Sometimes the experts who project trends in residential housing and real estate find that they have to correct their predictions. Once the final statistics are in, if they consistently reveal errors as wide of the mark as 50%, it’s just embarrassing. Such was recently the case with Harvard’s LIRA remodeling project—and for those of us who represent buyers and sellers in the Utah home market, the resulting revisions were meaningful.
Harvard’s Joint Center for Housing Studies’ statistical barometer for home improvement activity is known as “LIRA”—its Leading Indicator of Remodeling Activity. And as their research analyst Abbe Will wrote recently, it had become evident that “the quality and reliability of the LIRA’s benchmark data series declined markedly.”
When your benchmarks are no longer meaningful, there is only one thing to do: it’s called “re-benchmarking.” In this case, it caused JCHS to overhaul the very activities that it was attempting to measure. Instead of just projecting home improvement spending alone, the new “re-benchmarked” LIRA is broader. It adds maintenance and repair spending to remodeling activity.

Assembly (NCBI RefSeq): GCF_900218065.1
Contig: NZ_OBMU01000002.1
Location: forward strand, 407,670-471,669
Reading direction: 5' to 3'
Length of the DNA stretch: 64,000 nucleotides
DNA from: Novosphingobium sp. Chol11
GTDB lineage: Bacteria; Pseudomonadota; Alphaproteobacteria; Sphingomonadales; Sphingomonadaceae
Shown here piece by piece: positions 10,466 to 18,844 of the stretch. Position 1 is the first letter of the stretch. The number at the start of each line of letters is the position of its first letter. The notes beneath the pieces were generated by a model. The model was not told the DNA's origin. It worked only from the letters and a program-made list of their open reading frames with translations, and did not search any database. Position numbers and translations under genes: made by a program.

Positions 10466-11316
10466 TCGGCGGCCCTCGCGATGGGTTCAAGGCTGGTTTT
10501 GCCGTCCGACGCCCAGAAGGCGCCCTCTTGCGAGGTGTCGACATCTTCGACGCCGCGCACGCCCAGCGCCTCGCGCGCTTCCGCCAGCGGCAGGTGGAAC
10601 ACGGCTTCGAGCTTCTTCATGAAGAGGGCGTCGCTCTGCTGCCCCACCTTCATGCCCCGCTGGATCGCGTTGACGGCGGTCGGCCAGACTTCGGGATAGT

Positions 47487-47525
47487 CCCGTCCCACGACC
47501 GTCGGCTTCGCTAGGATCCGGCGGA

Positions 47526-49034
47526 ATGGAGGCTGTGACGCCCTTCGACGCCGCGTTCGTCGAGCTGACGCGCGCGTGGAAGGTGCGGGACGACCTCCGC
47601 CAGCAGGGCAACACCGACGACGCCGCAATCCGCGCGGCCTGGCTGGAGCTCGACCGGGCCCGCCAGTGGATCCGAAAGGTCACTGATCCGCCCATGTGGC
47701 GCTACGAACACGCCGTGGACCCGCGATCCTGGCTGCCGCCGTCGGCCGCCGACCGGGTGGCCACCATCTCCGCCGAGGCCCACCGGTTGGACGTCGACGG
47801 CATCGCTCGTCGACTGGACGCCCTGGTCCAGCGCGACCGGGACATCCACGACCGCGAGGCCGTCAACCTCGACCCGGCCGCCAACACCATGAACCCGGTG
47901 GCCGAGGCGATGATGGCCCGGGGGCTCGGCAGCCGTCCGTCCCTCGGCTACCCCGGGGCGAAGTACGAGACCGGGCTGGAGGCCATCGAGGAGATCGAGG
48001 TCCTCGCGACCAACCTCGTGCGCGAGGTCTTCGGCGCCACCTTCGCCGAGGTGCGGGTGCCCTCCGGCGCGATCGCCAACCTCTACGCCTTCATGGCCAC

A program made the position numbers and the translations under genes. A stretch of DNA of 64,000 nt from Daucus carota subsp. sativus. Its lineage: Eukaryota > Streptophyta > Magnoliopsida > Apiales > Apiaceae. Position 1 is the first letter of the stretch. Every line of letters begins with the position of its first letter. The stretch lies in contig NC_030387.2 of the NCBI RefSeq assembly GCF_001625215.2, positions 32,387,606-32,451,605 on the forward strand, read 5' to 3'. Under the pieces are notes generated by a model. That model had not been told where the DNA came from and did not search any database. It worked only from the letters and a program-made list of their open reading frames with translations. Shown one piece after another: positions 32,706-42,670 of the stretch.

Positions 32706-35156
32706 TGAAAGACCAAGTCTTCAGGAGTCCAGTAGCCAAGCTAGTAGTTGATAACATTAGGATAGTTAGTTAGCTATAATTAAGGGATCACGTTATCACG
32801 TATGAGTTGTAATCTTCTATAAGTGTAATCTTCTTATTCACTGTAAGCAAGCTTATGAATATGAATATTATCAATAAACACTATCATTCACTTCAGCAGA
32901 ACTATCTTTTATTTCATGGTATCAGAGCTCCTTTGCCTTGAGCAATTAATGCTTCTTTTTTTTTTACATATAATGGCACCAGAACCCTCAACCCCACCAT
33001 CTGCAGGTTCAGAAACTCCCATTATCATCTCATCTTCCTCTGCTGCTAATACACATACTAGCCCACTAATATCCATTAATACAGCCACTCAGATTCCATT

What do the new findings augur for Utah’s home market prospects? First good news: it looks as if the new projections should be much more reliable. And the graphs reveal a strong surge in national remodeling spending—not only for the remainder of this year, but for well into 2017. When remodeling spending is strong, real estate values (and prices) rise, too. For Utah homeowners, the addition of the right kind of improvements is one way to bump up the value prospective buyers see a property.
One feature that Utah’s luxury homes share is a well-planned, open kitchen. Where that is precluded by structural elements, one work-around is the addition of new appliances with a contemporary look. Stainless steel ovens and refrigerators have a way of creating a “luxury home feeling”—even when the spaces they occupy are relatively modest.
Another feature that signals opulence is at least one luxury bathroom. Spa-style baths can go far in that direction—and the resulting photography can add major eye-appeal to a listing. More modest improvements like changing out faucets for brushed nickel or other metal finishes (not gold, please!) can make outsized differences. Add fluffy new towels, and perhaps a scented candle—and the formerly so-so bathroom can become a mind-changer.
With LIRA’s home improvement activity projected to strengthen more than 8% this year—and promising further acceleration into next (to nearly $325 billion!)—it demonstrates the faith that consumers across the nation have in the growing value of their home investments. If you are evaluating the merits of various possible improvements for your home, I hope you won’t hesitate to give me a call. I’ll be glad to offer some incisive feedback on the preferences we have discovered with today’s Utah buyers!